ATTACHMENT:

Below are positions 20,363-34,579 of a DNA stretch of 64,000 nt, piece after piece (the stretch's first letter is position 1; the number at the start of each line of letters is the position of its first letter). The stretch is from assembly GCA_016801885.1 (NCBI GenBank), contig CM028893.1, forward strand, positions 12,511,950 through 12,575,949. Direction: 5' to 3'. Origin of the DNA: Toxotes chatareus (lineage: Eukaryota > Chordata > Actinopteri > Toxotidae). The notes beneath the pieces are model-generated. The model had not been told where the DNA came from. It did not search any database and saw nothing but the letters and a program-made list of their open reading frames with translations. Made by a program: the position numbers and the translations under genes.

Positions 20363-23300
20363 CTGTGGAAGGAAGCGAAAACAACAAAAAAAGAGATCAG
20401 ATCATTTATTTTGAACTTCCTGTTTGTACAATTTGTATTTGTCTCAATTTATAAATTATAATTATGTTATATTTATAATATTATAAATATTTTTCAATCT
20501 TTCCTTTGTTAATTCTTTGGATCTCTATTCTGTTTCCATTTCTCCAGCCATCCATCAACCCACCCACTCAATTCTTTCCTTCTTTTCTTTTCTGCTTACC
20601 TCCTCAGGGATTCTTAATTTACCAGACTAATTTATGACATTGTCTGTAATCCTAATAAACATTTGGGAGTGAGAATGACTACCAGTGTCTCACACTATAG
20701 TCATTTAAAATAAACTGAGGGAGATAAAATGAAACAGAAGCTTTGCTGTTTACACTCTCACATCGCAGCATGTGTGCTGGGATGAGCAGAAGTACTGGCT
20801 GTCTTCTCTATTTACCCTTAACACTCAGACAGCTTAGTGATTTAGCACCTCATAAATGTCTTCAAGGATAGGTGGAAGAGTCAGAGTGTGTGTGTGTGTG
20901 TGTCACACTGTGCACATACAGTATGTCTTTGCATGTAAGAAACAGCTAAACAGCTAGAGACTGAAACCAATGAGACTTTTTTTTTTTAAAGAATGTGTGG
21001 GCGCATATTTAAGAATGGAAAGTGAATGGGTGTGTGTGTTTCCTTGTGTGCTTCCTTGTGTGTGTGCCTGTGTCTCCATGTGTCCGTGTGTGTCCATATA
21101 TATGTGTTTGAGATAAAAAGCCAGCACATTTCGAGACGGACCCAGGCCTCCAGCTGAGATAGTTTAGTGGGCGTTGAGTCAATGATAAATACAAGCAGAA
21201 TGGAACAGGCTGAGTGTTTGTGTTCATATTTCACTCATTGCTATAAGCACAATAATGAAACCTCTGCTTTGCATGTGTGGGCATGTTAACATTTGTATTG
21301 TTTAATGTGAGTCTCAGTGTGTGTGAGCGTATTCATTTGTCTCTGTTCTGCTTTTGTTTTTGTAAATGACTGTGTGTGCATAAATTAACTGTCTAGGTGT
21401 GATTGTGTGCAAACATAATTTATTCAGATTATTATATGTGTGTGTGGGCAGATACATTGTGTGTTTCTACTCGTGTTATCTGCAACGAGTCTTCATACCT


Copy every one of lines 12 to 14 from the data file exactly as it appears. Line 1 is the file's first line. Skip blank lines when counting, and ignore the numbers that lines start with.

21201 TGGAACAGGCTGAGTGTTTGTGTTCATATTTCACTCATTGCTATAAGCACAATAATGAAACCTCTGCTTTGCATGTGTGGGCATGTTAACATTTGTATTG
21301 TTTAATGTGAGTCTCAGTGTGTGTGAGCGTATTCATTTGTCTCTGTTCTGCTTTTGTTTTTGTAAATGACTGTGTGTGCATAAATTAACTGTCTAGGTGT
21401 GATTGTGTGCAAACATAATTTATTCAGATTATTATATGTGTGTGTGGGCAGATACATTGTGTGTTTCTACTCGTGTTATCTGCAACGAGTCTTCATACCT